New Clique book released: It's not easy being mean

world | Mar 05, 2007 | By Lee Anne Millinger

"It's Not Easy Being Mean" is the latest installment in "The Clique" series - hot literary news for girls 12-years-old and older.
But for the life of me, I can't understand why, because most of the main characters are girls I'd never want for friends. And I don't think my daughter would have either when she was 12.
Picture ultra-rich, ultra-spoiled 7th-grade girls, whose main goal in life is to be popular and pretty. They call their clique The Pretty Committee and that about sums up their ambitions. Life for the PC is a whirl of designer fashions; the book name-drops shamelessly. If Prada, Marc Jacobs, Michael Kors, Earnest Sewn and the like mean nothing to you, then get thee to a Vogue, and start brushing up your designer-speak.
Would all these names go flying over the head of the typical 12-year-old reader? Probably. But that's probably not enough to keep them from wanting the stuff, just because Massie and her friends make it all sound so cool.
The seventh book in the saga of Massie, Kristen, Alicia, Dylan and Claire finds the slim plotline turning around the search for a key that unlocks the school's legendary secret room for the ruling "alpha" clique coming up in 8th grade.
Claire is the outsider in the bunch. She's accepted in the PC, but doesn't quite fit in to their level of income or fashion sense. As such, she's a stand-in for the reader -- who most likely doesn't live on an estate, get driven around in a chauffeured Range Rover and deck herself out in designer fashions. Her own anxieties about fitting in with Massie and her friends undoubtedly mirror most of the readers' own struggles with peer pressure.
She brings a touch of reality to what is otherwise pure fantasy. Rich 13-year-olds who pretty much do whatever they want, without parental supervision. Classes, homework, after-school activities, church, family gatherings -- the warp and woof of most middle-school girls' lives are barely an afterthought for the PC. They'd rather hang out at the mall, spending on their gold American Express cards at Nieman Marcus and BCBG.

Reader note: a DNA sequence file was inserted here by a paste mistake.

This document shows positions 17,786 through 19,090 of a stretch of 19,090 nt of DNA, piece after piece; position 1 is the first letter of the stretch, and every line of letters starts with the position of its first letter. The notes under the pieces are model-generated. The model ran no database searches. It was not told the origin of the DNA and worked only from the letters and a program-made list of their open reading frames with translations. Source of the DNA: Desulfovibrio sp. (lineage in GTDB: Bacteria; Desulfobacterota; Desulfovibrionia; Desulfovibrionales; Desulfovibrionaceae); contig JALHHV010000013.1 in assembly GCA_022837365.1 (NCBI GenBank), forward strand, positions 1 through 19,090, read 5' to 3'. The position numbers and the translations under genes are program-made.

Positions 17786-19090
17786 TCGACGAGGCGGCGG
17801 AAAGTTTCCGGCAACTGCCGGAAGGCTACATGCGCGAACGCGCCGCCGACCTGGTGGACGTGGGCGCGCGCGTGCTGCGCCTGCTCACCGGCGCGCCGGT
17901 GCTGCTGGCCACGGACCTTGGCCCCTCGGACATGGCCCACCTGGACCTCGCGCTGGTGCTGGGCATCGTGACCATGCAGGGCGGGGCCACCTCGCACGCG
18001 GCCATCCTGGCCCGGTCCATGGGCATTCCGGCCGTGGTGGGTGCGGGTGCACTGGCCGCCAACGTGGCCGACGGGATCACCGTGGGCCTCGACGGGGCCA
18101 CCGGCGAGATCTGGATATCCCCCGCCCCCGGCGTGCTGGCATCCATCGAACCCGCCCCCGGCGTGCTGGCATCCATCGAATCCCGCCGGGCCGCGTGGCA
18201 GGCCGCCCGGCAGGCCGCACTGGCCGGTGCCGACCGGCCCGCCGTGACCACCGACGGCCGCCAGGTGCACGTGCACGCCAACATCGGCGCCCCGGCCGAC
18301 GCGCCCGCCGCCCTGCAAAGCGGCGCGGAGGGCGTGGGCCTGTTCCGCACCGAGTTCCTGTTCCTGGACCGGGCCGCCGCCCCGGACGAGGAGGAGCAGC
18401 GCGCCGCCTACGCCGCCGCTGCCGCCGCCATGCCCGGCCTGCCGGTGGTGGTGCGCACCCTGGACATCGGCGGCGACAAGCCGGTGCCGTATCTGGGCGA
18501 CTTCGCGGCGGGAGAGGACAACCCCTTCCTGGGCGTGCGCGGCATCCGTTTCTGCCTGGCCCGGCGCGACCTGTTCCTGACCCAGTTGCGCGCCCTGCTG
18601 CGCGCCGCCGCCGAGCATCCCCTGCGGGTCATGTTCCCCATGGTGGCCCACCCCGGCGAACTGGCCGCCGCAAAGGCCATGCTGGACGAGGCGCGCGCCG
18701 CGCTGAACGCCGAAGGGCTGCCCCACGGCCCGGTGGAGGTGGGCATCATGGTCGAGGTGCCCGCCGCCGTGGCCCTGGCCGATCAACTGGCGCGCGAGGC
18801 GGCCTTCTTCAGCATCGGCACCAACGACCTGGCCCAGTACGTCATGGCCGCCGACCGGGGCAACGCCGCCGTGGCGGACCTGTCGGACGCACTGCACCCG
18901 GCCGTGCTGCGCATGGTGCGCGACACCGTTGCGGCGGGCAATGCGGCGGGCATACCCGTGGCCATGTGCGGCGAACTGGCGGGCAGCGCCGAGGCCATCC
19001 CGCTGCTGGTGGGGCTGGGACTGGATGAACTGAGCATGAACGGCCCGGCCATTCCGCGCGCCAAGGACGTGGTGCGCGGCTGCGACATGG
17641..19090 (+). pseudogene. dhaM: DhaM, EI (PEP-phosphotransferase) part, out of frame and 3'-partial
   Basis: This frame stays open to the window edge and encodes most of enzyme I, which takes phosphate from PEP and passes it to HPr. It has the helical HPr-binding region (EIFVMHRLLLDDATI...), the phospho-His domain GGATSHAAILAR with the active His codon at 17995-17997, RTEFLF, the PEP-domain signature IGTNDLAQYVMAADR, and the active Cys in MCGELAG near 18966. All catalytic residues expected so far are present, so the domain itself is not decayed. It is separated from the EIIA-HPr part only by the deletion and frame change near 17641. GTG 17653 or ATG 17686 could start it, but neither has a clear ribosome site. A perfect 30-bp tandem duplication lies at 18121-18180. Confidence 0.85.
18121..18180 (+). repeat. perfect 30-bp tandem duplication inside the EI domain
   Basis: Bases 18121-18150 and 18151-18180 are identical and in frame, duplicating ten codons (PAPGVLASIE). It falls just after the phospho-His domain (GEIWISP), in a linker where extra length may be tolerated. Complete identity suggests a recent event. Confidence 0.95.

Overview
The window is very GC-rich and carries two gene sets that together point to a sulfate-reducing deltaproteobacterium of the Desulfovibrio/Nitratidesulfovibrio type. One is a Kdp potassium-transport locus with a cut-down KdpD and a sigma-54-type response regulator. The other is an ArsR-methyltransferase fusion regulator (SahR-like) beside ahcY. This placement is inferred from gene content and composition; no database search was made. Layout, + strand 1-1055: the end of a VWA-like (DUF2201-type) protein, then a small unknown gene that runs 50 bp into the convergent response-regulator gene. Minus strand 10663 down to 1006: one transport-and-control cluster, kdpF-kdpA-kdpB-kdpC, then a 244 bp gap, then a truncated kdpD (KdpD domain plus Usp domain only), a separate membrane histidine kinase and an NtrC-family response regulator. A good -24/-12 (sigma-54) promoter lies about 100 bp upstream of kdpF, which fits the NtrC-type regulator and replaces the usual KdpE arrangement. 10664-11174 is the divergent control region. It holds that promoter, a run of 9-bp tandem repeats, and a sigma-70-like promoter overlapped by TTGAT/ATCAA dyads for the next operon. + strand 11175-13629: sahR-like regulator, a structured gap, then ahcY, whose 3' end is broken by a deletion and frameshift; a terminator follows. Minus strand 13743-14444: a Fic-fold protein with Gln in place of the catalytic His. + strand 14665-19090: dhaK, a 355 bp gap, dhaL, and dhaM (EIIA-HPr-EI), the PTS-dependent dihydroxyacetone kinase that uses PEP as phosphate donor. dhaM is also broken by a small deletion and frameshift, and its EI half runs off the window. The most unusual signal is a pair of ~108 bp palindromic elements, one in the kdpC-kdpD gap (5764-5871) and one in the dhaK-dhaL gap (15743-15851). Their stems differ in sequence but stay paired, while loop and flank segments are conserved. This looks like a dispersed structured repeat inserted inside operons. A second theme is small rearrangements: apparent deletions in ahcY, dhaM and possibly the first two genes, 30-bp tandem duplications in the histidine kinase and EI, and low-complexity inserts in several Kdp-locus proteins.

And if you're not like them, then they will scorn you as a hopeless LBR (Loser Beyond Repair.)
If author Lisi Harrison has a gift in writing these novels, it's her uncanny ear for the chatter of her characters. The shorthand, inside jokes and sometimes affected "Valley Girl" pronunciations are all detailed in the dialogue: "Ehmagawd. ah-dorable. ah-mazing. heart that. point."
I mean, like, it can get sort of ah-noying.
At first, it's easy to hate this book and the shallow materialism that these characters embody. On the other hand, they're so impossible to take seriously that you have to laugh at them. These girls are so 13-going-on-30 (Cleavage? How many 13-year-old girls have cleavage?) that it's easy to forget that they're supposed to be children. Lord knows where their parents are. Other than Claire's mom, parents are scarcely mentioned. Where are Massie's parents? Who knows? Who cares? It's much more fun without them.
The humor in the characters and ludicrous situations are the strength of the books. Harrison can be subtle in her sarcasm. Too subtle for the age of her readers? Here's an example. the girls are at the mall, and the subject of public school comes up:

"They hate private-school girls there. They think we're spoiled."
"What do they know?" Dylan pushed back her cuticles with the corner of her American Express gold card.
If middle-school girls are able to pick up the irony in that sentence and laugh at Massie and her foolish friends, maybe that's a better way for them to deal with the real-life peer pressure facing them at school.
That seems to be Harrison's approach. She has said that she bases her books on her own memories of trying to fit in, of being insi



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